The year started off with some great summer rains. As a result many of the ponds and pans filled up, bringing in a chorus of frogs and toads. Even the pond in the lodge showcased some of our frisky frogs.

I have had a few interesting sightings to start the year off and quite a few of them have been first timers for me. I drove past a herd of impala and something caught my eye. One of the females had something on her head. On closer inspection I noticed she had a set of horns. The horns were bent over and very thin and misformed. She was in top condition otherwise and this didn’t seem to bother her at all.

Another spectacular first for me was witnessing this sighting of an African Rock Python constricting and then starting to swallow a young impala. The light was fading and I did not want to disturb the snake while laying in such a vulnerable position. The next morning the snake had moved off from its position.

One thing that I have not been short of the past few months has been the switch ups in lion dynamics. The Plains Camp male lions have swiftly swooped into the area and they show no signs of leaving soon.

A post simply feels incomplete without giving Ravenscourt some airtime too. He is still marching forward and dominating the majority of the western section.

This magnificent male leopard has been spending a considerable time on top of termite mounds. From a viewing point of view, this places Ravenscourt at eye level and creates such a unique viewing experience.

There has also been an influx of large elephant bulls into the area. These gentle giants command respect and I am fortunate that they grace me with their presence in a cool, calm and collected manner.

There has been a hive of activity around the termite mounds recently. With the rising temperatures, the termite mounds have been left uncapped. I have had amazing sightings of various birds of prey pinching off the exposed termites.

Thamba has been patrolling the area adjacent to Ravenscourt’s territory. He has filled out nicely and still has not had a major clash. I do not get to see this stocky male leopard too often, but every sighting with him has been a treat.

Boulders leopard presents her cub

As personalities go, there are a few leopards that love parading around and others love to lurk around in the shadows.

The Boulders female leopard lies in the middle of this scale. I have had the pleasure of sitting an entire game drive with her, but I have also had days where I want to pull my hair out trying to track and find her.

These days finding her foot prints are a little more exciting as there are an extra set of tracks accompanying her. Boulder’s has another cub that is growing stronger by the day. The youngster is starting to follow mom around while it moves between different kills.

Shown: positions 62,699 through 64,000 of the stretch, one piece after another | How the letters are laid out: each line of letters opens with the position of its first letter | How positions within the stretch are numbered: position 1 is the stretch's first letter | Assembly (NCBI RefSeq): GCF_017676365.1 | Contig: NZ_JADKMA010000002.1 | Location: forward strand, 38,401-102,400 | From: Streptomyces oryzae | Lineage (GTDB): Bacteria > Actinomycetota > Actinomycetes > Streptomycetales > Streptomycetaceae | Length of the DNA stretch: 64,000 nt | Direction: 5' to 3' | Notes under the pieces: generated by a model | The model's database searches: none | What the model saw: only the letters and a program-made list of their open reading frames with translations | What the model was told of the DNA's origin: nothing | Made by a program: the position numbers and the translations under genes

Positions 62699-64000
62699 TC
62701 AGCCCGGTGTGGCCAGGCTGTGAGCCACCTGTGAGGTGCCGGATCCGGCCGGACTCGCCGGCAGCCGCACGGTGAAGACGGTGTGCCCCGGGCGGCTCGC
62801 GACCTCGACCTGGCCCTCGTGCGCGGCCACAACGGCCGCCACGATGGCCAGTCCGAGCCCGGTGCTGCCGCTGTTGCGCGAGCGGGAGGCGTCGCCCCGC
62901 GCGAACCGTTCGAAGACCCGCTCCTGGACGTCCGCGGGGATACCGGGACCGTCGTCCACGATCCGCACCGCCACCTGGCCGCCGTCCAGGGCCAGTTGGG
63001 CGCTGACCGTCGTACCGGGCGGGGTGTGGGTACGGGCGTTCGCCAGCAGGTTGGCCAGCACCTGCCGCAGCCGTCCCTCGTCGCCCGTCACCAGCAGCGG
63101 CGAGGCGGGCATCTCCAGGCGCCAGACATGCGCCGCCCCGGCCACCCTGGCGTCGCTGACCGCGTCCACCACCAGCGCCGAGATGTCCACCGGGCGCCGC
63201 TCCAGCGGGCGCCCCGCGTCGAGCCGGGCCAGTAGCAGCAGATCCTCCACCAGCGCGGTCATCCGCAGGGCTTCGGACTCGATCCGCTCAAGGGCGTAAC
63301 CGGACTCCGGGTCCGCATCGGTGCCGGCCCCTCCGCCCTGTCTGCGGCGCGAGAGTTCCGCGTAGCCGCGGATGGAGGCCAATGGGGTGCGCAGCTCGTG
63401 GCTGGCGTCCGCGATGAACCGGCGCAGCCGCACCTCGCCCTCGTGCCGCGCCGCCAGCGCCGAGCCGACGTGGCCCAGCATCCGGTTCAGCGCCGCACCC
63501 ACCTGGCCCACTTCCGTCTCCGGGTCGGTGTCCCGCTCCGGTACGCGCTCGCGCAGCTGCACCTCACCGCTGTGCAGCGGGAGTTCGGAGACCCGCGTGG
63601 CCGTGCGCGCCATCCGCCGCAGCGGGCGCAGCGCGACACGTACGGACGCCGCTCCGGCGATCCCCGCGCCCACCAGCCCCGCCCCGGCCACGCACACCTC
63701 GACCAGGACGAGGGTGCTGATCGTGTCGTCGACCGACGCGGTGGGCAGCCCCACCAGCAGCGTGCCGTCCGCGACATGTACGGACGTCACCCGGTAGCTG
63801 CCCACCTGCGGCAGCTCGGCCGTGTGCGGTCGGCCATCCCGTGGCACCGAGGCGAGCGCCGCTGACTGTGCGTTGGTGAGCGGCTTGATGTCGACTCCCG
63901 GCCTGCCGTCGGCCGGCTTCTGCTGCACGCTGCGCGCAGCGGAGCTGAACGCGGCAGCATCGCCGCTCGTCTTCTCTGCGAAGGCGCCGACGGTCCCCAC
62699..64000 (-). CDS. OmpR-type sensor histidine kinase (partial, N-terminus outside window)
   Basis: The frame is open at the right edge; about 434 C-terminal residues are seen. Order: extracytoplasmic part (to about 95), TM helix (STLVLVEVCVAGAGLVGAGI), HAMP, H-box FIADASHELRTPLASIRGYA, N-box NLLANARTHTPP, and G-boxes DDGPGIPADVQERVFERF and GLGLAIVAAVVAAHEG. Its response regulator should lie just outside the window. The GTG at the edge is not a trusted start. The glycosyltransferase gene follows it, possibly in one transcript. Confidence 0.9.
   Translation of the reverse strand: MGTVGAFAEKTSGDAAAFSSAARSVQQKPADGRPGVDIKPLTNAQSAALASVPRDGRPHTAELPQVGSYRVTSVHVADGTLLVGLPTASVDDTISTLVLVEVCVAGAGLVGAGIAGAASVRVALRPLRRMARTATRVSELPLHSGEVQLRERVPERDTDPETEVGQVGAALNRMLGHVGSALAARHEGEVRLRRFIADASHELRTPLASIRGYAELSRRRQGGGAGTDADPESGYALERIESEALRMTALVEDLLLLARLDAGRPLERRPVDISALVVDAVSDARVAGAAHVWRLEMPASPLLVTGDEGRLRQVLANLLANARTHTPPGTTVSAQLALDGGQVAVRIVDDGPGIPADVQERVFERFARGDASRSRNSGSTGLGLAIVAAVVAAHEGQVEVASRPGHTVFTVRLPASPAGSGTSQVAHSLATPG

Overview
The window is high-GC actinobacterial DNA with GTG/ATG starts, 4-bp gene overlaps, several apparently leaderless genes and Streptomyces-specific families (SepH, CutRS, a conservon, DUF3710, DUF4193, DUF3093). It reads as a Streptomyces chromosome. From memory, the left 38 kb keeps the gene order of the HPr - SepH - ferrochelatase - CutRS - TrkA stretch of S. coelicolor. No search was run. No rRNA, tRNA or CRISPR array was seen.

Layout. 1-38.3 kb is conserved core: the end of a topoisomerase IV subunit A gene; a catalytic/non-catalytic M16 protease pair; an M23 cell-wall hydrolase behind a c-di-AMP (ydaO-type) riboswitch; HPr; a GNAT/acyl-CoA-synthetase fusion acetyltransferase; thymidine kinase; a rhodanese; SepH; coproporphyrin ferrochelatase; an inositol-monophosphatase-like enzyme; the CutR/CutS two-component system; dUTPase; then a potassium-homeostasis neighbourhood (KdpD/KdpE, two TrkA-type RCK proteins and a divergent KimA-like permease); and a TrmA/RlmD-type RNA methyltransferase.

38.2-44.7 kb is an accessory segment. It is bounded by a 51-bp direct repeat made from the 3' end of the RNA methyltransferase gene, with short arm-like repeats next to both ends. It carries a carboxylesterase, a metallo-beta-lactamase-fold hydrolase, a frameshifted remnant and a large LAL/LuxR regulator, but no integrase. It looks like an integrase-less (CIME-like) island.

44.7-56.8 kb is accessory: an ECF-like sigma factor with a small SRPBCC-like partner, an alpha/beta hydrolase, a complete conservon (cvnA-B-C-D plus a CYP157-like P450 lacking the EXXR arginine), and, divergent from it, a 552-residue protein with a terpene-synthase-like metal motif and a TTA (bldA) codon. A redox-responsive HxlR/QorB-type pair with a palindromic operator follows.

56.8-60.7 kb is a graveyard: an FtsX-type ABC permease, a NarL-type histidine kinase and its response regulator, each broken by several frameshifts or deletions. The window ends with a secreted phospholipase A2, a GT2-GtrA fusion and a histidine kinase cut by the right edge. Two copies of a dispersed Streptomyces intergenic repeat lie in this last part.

I recently managed to view the cub for the first time and it was a spectacular introduction. As I arrived into the sighting, the youngster nestled itself in long, dry grass. It peered at me with the most inquisitive eyes.

Mom had made a small kill and the cub eventually moved towards where it was stashed away. Most of the food was already consumed by the time I had arrived. The youngster looked at the meal and dismissed it as if it only was interested in the good stuff.

Once it got bored with its mangled meal, it moved on towards mom. It thought that practicing stalking in the driest, strawlike grass was a fanastic idea. Clearly stealth is not its speciality quite yet. Before the stalk even began, Boulder’s noticed the shenanigans and gave the cub “the look”.

The cub changed its tone and in typical cat –like fashion, it went over and greeted her with great enthusiasm.

I look forward to my next tracking session and creating new memories with this duo.

Othawa lion pride enters a new era

The Othawa lion pride has provided us with a roller coaster of emotions over the past few years.

I have only been in contact with the pride since early 2018. At that stage the Othawa Male lion was only starting to come of age. One of my favourite moments with him was hearing him roar for the first time. This coincided with the arrival of the Matimba males.

After the young Othawa Male left the area, the Matimba male lions took over the pride and sired their first Othawa cubs.

The 2020 lockdown period provided a few interesting surprises. After not seeing the Othawa male for many months, he finally graced us with his presence again and showed off his good looks.

After a long and hard lockdown period, the Matimba male and Othawa pride managed to take down a buffalo. I was extremely fortunate to witness the entire encounter from start to finish.

Soon enough the pride dealt with the arrival of the Tumbela male lions. They kicked out the Matimba male and took control of the pride. One exciting moment of any take over means that there will most likely be a new litter of cubs to look forward to.

In the meantime, the young Othawa Breakaway female arrived back in the area after a leave of absence. She has struggled to reunite with her pride, but has since joined forces with the single Ximungwe lioness.